Ek Villain is a tale of love and loss. Umm…… no! It is a thriller about a murderous psycopath. No, strike that. It is a revenge drama with loads of action thrown in. Confused? So it seems were director Mohit Suri and his team of writers. They created some interesting characters but then couldn’t figure out what to do with them.
A cold blooded murderer Guru (Sidharth Malhotra) falls in love with Aisha (Shraddha Kapoor) and decides to change his ways. Their lovingly created paradise is shattered when Aisha is brutally murdered for no apparent reason (this is not a spoiler). The murderer could be a timid middle-class man Rakesh (Riteish Deshmukh) who may also just be your friendly neighbourhood psychopath.
Aisha is murdered a few minutes into the film. The curiosity is aroused. And then the film goes into a cutesy flashback of how the lovers met and fell in love. Because Shraddha and her dialogue delivery are so irritating, and because Sidharth tries a bit too hard to be a brooding goon, it is a welcome change when the story comes back to present and we meet Rakesh and his wife Sulo (Aamna Sharif). The film peaks when Rakesh’s truth is unveiled and then…… nothing! We go into another flashback. And another. In between, some bones are broken, some glasses are shattered, lots of blood is shed, and finally the film limps towards a bloody finale.
The good thing is that the back and forth narrative isn’t confusing. The bad thing is that it is totally unnecessary. This is a film that could have effectively ended at intermission but it keeps stretching itself just for the heck of it. Aisha’s character, which is supposed to be the emotional anchor of the film, is badly written and weakly performed and hence, Suri’s repeated attempts to tug at the audience’ heartstrings end up looking plastic. When the love story doesn’t work, the songs don’t work either. A pity since they are quite hummable.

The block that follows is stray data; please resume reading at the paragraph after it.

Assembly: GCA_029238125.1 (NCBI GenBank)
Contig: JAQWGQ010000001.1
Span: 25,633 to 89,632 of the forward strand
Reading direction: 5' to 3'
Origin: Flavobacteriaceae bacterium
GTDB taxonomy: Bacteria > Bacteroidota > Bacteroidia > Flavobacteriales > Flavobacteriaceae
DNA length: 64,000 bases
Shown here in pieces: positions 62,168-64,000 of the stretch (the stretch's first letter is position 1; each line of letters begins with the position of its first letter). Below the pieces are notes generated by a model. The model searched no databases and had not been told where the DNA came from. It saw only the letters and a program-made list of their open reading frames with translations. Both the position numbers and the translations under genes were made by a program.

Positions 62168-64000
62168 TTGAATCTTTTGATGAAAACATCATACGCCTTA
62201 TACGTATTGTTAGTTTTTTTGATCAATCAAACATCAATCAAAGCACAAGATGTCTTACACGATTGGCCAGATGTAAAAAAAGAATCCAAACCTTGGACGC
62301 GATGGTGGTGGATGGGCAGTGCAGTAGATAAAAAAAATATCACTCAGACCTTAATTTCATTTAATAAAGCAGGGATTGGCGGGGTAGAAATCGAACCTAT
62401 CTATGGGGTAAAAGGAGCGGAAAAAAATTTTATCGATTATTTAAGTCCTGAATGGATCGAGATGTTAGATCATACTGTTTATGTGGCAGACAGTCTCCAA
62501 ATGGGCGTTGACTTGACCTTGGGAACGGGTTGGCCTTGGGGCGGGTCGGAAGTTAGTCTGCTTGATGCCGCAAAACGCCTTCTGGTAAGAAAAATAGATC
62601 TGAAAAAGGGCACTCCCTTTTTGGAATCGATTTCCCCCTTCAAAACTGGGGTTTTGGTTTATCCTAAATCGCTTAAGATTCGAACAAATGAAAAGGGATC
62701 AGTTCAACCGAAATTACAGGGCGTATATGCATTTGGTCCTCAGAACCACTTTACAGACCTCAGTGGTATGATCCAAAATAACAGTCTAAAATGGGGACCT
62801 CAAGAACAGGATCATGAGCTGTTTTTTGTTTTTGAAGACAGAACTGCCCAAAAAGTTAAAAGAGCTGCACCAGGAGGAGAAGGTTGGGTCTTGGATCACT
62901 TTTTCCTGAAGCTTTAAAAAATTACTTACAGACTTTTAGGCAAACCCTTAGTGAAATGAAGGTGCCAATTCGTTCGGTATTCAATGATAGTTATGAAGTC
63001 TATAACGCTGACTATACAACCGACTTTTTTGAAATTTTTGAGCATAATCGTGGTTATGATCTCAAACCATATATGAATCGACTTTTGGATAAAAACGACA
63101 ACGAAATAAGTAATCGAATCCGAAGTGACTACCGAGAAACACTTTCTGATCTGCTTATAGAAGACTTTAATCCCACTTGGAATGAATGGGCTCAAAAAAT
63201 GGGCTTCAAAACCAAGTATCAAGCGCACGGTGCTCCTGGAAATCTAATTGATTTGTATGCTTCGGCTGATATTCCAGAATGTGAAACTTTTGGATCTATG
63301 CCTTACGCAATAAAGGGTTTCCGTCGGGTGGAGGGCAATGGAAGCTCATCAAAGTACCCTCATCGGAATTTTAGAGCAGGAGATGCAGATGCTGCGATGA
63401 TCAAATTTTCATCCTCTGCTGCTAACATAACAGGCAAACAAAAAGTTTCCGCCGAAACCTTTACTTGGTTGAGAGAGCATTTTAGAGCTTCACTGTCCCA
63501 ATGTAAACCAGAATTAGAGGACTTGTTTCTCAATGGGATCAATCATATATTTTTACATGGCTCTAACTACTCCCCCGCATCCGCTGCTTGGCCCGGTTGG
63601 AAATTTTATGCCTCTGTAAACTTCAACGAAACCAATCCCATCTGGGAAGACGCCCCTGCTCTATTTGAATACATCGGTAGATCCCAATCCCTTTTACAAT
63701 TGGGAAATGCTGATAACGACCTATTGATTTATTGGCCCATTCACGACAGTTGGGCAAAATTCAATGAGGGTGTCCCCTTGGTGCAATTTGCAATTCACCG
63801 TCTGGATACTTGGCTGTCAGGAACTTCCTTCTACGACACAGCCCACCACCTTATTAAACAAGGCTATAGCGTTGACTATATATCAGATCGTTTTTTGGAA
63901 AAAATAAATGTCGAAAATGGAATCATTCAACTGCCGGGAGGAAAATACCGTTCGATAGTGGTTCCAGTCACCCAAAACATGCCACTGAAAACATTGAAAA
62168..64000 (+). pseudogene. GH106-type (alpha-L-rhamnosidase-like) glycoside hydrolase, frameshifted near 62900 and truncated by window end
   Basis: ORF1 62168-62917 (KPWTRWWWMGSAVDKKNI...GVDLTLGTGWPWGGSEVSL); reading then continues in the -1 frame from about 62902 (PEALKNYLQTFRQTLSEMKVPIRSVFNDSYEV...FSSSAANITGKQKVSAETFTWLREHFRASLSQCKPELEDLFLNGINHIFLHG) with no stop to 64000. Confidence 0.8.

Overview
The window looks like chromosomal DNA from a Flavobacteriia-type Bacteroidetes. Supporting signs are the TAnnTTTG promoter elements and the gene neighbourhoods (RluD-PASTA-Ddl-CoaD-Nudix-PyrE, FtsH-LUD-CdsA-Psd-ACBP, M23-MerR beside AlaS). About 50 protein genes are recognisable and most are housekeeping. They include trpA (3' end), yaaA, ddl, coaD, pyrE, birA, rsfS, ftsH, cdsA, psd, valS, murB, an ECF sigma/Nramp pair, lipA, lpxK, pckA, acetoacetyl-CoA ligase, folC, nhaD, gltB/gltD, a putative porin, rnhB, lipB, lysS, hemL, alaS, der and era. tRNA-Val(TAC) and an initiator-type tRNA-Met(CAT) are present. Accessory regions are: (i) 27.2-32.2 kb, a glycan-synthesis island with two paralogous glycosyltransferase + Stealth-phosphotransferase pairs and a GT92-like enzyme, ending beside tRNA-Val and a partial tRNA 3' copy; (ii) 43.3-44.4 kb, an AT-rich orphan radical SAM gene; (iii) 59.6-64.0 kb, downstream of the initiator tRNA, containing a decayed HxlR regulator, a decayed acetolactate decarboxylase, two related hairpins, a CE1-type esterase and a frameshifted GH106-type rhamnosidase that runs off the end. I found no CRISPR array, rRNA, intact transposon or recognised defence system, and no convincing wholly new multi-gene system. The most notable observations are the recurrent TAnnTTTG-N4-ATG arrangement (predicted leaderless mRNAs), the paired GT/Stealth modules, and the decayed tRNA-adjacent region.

What gives the film its gravitas is Riteish’s brilliant turn as a henpecked husband who could just be a murderous madman too. His eyes remain dead and yet they speak volumes. Sidharth is more comfortable showing vulnerability than he is showing menace. However, this is a very good performance for a relative newcomer. Aamna Sharif looks beautiful and gives a nuanced performance despite having a one-note role. Kamaal R Khan plays a slimy womaniser with visible relish.
There is only so much good actors can do when the screenplay is all over the place. Riteish Deshmukh’s performance deserved a better film. Hope he gets it soon. It would be appalling to see him go back to films like Grand Masti and Humshakals after this.